Solar Poem Machine


The Solar Poem Machine translates and delivers poems from communities around the world impacted by climate change into American art museums.


In an ever shrinking world the arts provide a means of delivering messages across boarders, bringing people together via a shared appreciation of beauty and aesthetic virtue.  The Solar Poem Machine is a mixed media work merging machine language translation, sculpture, and poetry into a piece that delivers messages submitted via a web app into American art museums.  Channeling the principles of Maker culture, the skeleton of the Solar Poem Machine is constructed from an antique piece of computer hardware (e.g. Digital Equipment Corporation PDP-11).



The electronic infrastructure of the Solar Poem Machine is entirely powered by a solar panel, giving the piece the ability to exist entirely off the grid.  Electric power derived from the solar panel powers a smartphone hidden inside the skeleton of the machine loaded with a custom app based on Google Translate.  The custom Google Translate based app accepts poems submitted from around the world via a web app and translates the poems into English for an American audience.  The activity of strategically placed LEDs and motors in the Solar Poem Machine are triggered by the inflection of the translation voice through a microcontroller board connected to the smartphone, giving the viewer the illusion that the Solar Poem Machine is a conscious machine.


The Solar Poem Machine will showcase advances in machine translation software.  While such software does not yet deliver perfect translations, particularly of complex language expressions such as poetry, it promises to lower the barrier to growing interactivity between Americans and the rest of the world.  The Solar Poem Machine will have a computer terminal that gives audience members the ability to contribute human translations of submitted poems, correcting the errors made by the machine translator.  In participating in poetry translation, members of the American public will be drawn into dialog with the world around the social and cultural consequences of climate change.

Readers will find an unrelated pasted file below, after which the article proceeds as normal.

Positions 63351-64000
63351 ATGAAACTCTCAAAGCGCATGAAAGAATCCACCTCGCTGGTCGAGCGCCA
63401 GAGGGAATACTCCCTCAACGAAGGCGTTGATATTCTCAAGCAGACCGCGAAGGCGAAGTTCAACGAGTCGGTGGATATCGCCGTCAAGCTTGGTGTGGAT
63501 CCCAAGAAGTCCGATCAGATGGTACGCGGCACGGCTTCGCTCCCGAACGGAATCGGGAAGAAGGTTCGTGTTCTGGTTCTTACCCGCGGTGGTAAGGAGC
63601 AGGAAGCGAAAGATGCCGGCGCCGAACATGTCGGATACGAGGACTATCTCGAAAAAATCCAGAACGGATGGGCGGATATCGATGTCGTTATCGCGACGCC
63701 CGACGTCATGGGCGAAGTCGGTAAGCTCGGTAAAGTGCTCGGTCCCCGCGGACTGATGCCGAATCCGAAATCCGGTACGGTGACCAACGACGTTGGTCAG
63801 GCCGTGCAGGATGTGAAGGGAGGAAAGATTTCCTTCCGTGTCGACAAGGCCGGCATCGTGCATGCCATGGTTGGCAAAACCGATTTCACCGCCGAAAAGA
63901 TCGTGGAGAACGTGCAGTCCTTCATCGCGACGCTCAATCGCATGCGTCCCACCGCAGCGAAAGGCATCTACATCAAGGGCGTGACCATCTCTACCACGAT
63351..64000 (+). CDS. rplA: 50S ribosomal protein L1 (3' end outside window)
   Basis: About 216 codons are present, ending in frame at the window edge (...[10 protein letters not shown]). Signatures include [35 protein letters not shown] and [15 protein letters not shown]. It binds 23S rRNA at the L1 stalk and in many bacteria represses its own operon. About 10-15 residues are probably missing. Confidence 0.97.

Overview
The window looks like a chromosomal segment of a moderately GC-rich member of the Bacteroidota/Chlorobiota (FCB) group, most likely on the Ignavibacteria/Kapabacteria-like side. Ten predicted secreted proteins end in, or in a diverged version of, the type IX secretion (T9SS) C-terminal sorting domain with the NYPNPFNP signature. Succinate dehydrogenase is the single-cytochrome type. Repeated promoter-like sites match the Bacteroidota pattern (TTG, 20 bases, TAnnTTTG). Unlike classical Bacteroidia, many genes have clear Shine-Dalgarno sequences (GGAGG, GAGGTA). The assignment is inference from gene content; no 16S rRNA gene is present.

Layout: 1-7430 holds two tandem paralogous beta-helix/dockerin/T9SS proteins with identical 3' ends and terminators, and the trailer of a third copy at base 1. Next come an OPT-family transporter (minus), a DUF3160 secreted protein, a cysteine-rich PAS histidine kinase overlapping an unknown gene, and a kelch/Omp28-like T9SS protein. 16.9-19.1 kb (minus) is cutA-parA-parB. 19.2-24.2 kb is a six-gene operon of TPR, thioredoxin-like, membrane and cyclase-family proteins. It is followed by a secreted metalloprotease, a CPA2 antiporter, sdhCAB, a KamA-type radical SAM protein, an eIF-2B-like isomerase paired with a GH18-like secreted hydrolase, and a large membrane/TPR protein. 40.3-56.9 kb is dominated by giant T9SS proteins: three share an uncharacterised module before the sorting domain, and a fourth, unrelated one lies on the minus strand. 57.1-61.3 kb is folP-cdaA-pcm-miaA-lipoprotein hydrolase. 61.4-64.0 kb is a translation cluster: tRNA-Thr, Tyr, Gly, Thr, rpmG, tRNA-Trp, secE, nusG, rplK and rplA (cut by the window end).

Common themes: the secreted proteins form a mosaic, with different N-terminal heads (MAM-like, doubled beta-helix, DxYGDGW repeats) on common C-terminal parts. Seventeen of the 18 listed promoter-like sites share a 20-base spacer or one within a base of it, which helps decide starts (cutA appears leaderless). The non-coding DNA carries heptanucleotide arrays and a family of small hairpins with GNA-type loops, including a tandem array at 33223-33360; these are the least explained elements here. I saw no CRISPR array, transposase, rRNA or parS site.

About kayaerbil

I am a Berkeley educated chemistry Ph.D. who is moving into the area of working on developing appropriate technology for communities that are subjected to socio-economic oppression. The goal is to use simple and effective designs to empower people to live better lives. Currently, I am working with Native Americans on Pine Ridge, the Lakota reservation in South Dakota. I am working with a Native owned and run solar energy company. We are currently working on building a compressed earth block (CEB) house that showcases many of the technologies that the company has developed. The CEB house is made of locally derived resources, earth from the reservation. The blocks are naturally thermally insulating, keeping the house cool in the summer and warm in the winter. Eventually, a solar air heater and photovoltaic panels will be installed into the house to power the home and keep it warm, while preserving the house off the grid. A side project while in Pine Ridge is a solar computer. I hope to learn about blockchain encryption software for building microgrids. In addition, it is an immediate interest of mine to involve local youth in technology education.
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